Translation: "Tertullian vehemently opposes these persons [i.e. the Proclianists], showing that the Son of God was incapable of suffering and that, to divinity, those things bring not damage but praise; As a king who wants to pick a gold ring with a jewel out of a sewer, puts on the tunic of a servant and thus goes down into the sewer, to intercept the damage of ordure with that tunic, and putting out his hand and snatching up the gold ring with the jewel, washes it clean with water and puts it on his royal finger after he has come up from there. So beyond doubt the Son of God taking the form of a servant, came not only to those below the heavens, where we are who seem to live in the world, but also to the lower depths, which by the same distance are deeper than us, as we are than heaven, and that thence he would pluck out the human race endured the filth of all dirtinesses, not his but ours. For the sake of the living he lived like us who live, differing in no respect except this, that he conducted his life without fault, having God within him; for the sake of the dead he died, differing in no respect except this, that on the third day he rose again from the dead; and that the reason he so went down was, that he might dig up the saints from there and bind the prince of death. But that he put on [?] the gold ring with the jewel, [should this not be gemmam?] he explained that in the following reading, that in the ring, he put on the body, but he stated that the jewel set in it was the soul. Therefore Christ raising up this ring from the ancient ordures and from the sewer of this world and pouring over it the water of baptism, washing it clean of all dirt, made it shine upon his own sacred hands. For we read as follows: The souls of the righteous are in the hand of God; and again; Place me as a ring upon your hand; and; Into your hands I commend my spirit. And there are infinite things like these in the sacred literature which we omit for the sake of brevity..." (Translated by Robert Stonehouse in humanities.classics - thank you)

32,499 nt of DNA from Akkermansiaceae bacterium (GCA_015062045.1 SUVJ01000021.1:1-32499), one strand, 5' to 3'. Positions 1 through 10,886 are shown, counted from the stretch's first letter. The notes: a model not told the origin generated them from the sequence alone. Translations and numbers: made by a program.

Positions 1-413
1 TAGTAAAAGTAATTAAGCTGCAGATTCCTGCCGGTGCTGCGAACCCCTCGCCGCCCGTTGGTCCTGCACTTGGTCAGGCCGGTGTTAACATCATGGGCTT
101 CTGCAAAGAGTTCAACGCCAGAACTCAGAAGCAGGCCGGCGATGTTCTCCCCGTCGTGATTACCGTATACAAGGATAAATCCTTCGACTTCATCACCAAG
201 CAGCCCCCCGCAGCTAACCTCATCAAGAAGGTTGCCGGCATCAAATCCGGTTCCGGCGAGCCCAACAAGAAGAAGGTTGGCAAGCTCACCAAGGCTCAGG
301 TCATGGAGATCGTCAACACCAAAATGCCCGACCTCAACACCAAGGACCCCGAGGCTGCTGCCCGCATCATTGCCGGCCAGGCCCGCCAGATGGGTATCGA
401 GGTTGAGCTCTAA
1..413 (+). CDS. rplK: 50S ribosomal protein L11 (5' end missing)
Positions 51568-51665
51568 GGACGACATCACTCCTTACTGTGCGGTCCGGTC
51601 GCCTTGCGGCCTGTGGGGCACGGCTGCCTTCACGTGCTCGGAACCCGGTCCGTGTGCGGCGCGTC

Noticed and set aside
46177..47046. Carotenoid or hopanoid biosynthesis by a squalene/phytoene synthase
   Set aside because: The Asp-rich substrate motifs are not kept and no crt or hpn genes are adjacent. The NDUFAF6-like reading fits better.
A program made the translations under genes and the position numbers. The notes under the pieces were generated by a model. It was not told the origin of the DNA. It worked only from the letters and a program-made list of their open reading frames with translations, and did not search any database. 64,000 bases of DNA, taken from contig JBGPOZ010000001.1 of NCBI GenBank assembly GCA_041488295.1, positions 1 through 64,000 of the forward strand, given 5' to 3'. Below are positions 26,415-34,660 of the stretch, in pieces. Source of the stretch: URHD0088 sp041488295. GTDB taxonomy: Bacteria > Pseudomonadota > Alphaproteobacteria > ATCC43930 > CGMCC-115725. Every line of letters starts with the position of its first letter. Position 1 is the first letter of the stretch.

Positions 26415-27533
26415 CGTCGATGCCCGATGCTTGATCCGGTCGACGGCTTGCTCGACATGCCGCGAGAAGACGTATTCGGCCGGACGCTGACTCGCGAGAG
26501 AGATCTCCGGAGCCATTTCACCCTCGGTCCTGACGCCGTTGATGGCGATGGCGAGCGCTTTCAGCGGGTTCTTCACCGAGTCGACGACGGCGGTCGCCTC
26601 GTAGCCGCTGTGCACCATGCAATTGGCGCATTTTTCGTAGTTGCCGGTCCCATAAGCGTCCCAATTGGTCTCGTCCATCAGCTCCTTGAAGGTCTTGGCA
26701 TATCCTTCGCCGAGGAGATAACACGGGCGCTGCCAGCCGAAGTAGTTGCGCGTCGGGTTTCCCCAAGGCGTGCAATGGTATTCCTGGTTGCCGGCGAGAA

Both words and thought Tertulliani calamum patefaciunt. Harnack suggests that it comes from 'De censu animae contra Hermogenem', art. laud. p. 576, but on the basis of slender evidence.  Gori, in his edition of Praedestinatus (see attached page) says that the style is that of Arnobius, not Tertullian (p.xiv).

For the other references by Tertullian to this work, see J.H.WASZINK, Q. S. Fl. Tertulliani De Anima, edited with an Introduction and Commentary, Amsterdam, 1947, p. 7º-12º, containing also other writers, such as Filastrius (haer. 116) and Pseudo-Ambrose, De origine animae (edid. CASPARI, p. 229), who made use of a work of Tertullian.

Extra Note:  In CTC 1985, §25, reviewing Verwilgen, Albert, Ph 2, 6-8 dans l'oeuvre de Tertullien - Salesianum, 47 (1985), pp.433-465, we are told that this fragment quotes Philemon 2, 7b (formam serui suscipiens) as if attacking Appelles, and so may well be a fragment of Adversus Apelleiacos.


Fragment V

De secundo problemate tuo Tertullianus in libris de monogamia disseruit asserens, sanctos dici fidelium filios, quod quasi candidati sint fidei et nullis idololatriae sordibus polluantur.

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Notes: 3 candidatae sint fidei Hilberg cum nonnullis codd. Nullius al.

From: HIERONVMVS, Epistula 85, ad Paulinum, 5 - edid. I. HILBERG, II, Vindobonae, 1912, p. 137, 15-17

Translation: Tertullian discusses your second problem in the books on monogamy saying, "I speak of the holy sons of the faithful, who like candidates are clean and are polluted by no filth of idolatry".

There is no such text in 'de monogamia'. Perhaps the fragment is from 'ad amicum philosophum de angustiis nuptiarum', which Jerome himself praises writing to Eustochium (epist. 22, 22- HILBERG, I, p. 174 sq.) or against Jovinianus (I, 15 - Patr. Lat. XXIII [ed. 1883], col.241 A).


Fragment VI

Dicit sane etiam ipse animas hominum pessimas post mortem in daemones uerti [statum autem animae credit per traducem propagari] .

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Notes: 1 dicit] sc. Tertull. 2/3 statum usq. propagari] om.codd. add. edd. ueteres (cfr supra adn. ad fragm. II a).

From: AVGVSTINVS, De haeresibus, 86 - edit. Maurinorum. t. VIII, Parisiis, 1688, p. 25 B-C (reprinted J. MIGNE, Patr. Lat. t. XLII, .col. 47).

Translation: He does also say that the most evil human souls after death are transformed into demons [although he also believes the souls to be created in the womb].

A fragment of the same lost work de fine ultimo, perhaps 'De paradiso' (cfr De anima 15, 5 : « Habes etiam de paradiso a nobis libellum. quo constituimus omnem animam apud inferos sequestrari in diem Domini»), or more likely 'De spe fidelium', about which Hieronymus : « Neque enim iuxta Iudaicas fabulas, quas illi deuteroseis appellant, gemmatam et auream de caelo exspectamus Ierusalem, nec rursum passuri eircumcisionis iniuriam, nec oblaturi taurorum et arietum uictimas, nec sabbati otio dormiemus. Quod et multi nostrorum et praecipue Tertulliani liber, qui inscribitur 'De spe fidelium' ... pollicetur » (Comm. in Ezechiel. XI, XXXVI, 1 - Patr. Lat. xxv [ed. 1884], col. 339 B).